Relating to 9/11

  • Published
  • By Dr. Robert W. Allen
  • 62nd Airlift Wing, historian
We have just observed the 11th anniversary of the terrorist attacks on the World Trade Center and the Pentagon, as well as the heroic and fatal struggle by the passengers on Flight 93 against the hijackers of their aircraft.

In some ways, it seems like just another piece of bad news that happened somewhere else many years ago. So, how do we "connect" with the shocking impact and long-term ripple effect of those disastrous attacks by Al Qaida hijackers over a decade ago?

Let's make 9/11 personal by imagining our own loved ones as victims in the devastation of crashed airplanes and destroyed buildings. Another way to bring 9/11 closer to you is to project the crash site at the WTC or Pentagon onto your home town. You can also visit the sites themselves to learn more and get a stronger sense of the human tragedy there.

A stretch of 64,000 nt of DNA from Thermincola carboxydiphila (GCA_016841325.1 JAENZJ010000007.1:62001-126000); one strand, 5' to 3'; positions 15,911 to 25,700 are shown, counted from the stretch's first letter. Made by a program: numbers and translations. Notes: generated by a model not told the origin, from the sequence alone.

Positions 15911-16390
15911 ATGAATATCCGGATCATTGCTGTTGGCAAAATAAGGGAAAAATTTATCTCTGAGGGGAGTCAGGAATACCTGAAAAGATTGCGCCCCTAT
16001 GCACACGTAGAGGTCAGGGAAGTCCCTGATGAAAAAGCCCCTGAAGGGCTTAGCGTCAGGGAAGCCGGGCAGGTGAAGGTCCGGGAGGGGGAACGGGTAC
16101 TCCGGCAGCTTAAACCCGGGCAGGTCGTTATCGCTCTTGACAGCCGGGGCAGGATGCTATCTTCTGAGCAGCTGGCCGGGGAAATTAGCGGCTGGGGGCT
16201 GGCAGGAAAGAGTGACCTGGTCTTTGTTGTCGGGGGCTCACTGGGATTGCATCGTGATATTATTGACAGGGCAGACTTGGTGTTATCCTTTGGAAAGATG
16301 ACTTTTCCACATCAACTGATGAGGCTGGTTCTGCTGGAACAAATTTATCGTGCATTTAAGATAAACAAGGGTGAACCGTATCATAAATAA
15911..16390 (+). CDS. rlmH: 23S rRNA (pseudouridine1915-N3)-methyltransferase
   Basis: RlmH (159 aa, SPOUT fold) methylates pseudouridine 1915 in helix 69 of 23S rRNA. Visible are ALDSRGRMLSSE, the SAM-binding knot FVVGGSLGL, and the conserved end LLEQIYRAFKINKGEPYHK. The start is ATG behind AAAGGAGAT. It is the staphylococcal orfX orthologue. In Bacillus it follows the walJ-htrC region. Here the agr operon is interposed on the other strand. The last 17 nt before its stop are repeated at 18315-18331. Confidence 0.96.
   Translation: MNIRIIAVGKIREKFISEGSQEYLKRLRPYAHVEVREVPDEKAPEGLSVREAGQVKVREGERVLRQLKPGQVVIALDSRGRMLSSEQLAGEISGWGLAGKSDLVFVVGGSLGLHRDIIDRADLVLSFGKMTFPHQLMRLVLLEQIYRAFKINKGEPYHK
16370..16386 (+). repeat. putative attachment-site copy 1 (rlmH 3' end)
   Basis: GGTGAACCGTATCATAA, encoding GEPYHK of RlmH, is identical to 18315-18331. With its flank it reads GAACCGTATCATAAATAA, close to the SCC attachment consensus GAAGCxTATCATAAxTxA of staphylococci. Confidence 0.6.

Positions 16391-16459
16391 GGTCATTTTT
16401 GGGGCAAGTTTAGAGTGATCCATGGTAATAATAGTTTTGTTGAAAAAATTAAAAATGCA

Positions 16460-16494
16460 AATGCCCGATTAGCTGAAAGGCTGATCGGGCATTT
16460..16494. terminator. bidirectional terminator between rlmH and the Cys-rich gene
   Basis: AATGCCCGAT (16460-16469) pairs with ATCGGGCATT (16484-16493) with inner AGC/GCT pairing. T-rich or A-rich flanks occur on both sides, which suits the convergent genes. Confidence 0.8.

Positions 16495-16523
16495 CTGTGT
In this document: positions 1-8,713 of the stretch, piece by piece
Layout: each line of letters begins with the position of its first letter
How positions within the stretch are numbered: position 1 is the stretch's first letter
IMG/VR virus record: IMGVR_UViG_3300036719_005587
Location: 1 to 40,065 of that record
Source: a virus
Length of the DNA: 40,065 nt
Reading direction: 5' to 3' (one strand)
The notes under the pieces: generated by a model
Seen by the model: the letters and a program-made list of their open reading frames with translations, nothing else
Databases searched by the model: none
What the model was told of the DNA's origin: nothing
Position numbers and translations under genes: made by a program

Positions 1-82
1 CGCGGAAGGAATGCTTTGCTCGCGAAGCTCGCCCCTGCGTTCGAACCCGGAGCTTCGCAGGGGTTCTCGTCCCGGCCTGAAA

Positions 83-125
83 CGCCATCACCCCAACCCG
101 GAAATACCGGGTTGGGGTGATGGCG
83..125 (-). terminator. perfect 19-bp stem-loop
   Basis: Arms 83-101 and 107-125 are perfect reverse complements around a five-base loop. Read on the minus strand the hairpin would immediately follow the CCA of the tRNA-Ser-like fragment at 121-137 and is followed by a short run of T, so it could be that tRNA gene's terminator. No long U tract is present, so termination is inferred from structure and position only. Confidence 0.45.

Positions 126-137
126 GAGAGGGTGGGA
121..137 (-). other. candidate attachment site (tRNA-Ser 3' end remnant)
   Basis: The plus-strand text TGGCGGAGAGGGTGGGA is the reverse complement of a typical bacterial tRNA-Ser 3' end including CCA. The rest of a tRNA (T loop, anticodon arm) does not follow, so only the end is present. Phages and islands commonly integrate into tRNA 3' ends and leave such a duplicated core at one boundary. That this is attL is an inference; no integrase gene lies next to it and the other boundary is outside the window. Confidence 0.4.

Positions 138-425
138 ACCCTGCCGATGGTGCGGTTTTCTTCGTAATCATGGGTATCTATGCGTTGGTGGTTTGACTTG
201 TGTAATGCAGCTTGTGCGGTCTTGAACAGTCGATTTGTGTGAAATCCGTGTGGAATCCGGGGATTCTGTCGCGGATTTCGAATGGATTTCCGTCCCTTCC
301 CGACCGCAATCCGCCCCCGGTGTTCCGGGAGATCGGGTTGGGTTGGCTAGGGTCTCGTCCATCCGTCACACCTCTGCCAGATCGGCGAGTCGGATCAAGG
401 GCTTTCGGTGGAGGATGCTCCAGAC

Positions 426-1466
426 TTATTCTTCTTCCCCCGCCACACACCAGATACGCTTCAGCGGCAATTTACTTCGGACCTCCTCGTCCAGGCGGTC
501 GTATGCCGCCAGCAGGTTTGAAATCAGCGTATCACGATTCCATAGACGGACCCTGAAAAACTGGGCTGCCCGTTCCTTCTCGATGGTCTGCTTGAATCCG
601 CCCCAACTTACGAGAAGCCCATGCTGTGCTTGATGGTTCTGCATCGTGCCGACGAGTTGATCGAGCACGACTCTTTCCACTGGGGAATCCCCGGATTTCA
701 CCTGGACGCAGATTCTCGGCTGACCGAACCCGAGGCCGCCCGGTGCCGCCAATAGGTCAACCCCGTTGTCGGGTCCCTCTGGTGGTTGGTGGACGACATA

Visiting the WTC site in the summer of 2002 hit me in a personal way with the overwhelming sad sense of loss on 9/11.

A makeshift memorial area had developed around the small St. Paul's Chapel across the street from the WTC. The metal grill fence around the building was festooned with notes expressing people's feelings, boards displaying badges from police and fire departments around the country, pictures of missing attack victims and even some bouquets of flowers. Visitors were standing in front of the displays, discussing them and pointing out mementos from towns or people that they knew.

It was obvious that the site was "special," when conversations died down to whispers as visitors walked up the ramp to the temporary observation platform overlooking the WTC site. People walked around slowly and quietly, just staring at the huge hole in the face of America's largest city. Debris from the collapsed office towers had been cleared away, leaving a space approximately four by two city blocks in size and several stories deep. I felt that there was also a little hole in my heart as well; a small scar remains today.

On Sept. 11, and every other day, let us renew our commitment to do all that we can to prevent our enemies from gouging another hole in the heart of America.